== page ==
The logarithm function
Ln(z)
is an inverse of the exponential function.
Because the complex exponential function
is
a periodic function
Proof
an equation
f(z)=
has
infinitely many solutions in a case
of complex variable, and the complex
logarithm function Ln(z)
is a multivalued function.
Ln(z)
= ln(z)
+ i[arg(z)
+],
k
= 0, ±1, ±2, ...
If
k = 0
we have a principal logarithm ln(z)
or principal branch of the logarithm:
ln(z)
= ln(z)
+ i[arg(z)]
Example
1
Find the values
of
1)
ln(5)
2)
Ln(5),
where ln(5)
is a principal logarithm.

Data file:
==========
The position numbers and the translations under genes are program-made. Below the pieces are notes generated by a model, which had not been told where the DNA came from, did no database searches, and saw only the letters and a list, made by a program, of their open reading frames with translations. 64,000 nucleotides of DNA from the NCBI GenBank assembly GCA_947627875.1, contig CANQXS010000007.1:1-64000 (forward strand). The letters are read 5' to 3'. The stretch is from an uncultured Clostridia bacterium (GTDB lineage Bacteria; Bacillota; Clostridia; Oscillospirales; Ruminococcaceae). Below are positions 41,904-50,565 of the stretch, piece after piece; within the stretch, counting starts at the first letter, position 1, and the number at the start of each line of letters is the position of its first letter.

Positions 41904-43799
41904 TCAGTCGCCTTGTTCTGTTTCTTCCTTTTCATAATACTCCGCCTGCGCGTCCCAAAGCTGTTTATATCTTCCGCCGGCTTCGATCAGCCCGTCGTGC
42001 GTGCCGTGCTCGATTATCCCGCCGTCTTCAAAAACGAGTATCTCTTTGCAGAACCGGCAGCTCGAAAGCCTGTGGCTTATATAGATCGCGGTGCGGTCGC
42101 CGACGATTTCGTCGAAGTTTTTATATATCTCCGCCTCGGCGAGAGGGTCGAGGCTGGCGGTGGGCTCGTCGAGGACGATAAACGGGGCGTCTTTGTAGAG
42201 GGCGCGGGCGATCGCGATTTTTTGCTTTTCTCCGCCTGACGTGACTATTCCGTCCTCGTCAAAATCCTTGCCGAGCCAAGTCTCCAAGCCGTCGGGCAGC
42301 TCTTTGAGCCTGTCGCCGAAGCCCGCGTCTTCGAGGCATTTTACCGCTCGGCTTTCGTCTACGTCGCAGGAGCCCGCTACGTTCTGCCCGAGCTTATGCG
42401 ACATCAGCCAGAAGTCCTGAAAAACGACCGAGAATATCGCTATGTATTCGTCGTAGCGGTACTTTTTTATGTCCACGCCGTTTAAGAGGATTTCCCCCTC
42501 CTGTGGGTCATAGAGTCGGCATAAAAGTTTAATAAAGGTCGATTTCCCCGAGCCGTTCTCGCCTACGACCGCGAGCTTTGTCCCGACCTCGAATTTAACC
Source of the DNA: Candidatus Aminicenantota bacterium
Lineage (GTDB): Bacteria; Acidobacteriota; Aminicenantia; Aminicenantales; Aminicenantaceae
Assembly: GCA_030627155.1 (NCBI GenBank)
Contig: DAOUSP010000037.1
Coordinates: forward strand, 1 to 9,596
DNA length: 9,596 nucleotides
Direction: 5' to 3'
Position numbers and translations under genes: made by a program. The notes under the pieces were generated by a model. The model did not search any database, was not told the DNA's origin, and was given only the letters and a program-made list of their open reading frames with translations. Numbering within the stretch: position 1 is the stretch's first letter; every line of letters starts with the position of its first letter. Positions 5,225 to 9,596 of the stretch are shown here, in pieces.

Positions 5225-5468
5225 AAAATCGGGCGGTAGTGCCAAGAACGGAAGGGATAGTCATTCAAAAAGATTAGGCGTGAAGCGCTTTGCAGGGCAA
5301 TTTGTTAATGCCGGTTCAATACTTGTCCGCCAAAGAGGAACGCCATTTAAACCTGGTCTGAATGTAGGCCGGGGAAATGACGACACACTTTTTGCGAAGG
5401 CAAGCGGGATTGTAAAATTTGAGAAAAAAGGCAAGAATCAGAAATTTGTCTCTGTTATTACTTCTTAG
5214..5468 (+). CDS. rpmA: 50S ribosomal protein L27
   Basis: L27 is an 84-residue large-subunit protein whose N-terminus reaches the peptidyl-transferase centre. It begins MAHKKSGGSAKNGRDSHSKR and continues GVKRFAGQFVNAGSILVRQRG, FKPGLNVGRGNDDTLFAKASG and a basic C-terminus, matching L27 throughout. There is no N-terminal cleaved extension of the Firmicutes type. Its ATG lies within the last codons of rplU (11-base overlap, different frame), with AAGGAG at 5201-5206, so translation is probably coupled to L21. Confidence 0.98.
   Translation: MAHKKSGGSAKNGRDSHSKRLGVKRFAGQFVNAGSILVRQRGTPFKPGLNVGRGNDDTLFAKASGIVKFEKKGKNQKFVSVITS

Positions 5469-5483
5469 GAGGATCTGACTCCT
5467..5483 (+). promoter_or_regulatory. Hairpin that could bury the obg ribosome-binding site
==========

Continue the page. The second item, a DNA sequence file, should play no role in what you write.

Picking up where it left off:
1)
ln(5)
= ln(5)
+ i[arg(5)]
= ln(5)
+
2)
Ln(5)
= ln(5)
+ i[arg
(5)] +
=
= ln(5)
+ (2k
+ 1),
where k
᮹ integer.

The logarithm function
Ln(z)
has a singularity at z
=
0. If the nonzero complex number
z
is expressed in polar coordinates as
with r
>
0 and ,
then
Ln(z)
= ln(r)
+ i(
+),
where k
is any integer and ln(r)
is the usual natural logarithm of a
real number.
A fact that the complex
logarithm function is the multivalued
function explains Paradox
of Bernoulli and Leibniz
The paradox of Bernoulli
and Leibniz is not an 裬usive㡳e
for the complex logarithm function.
Let us look at Example 2.
Let us consider several properties of
the logarithm function familiar from
the real logarithm. It is necessary
to remember about 毮t size="+1">튠 to make them always valid for the complex
extension.
k,
k1,
k2
are integers.
by
Tetyana Butler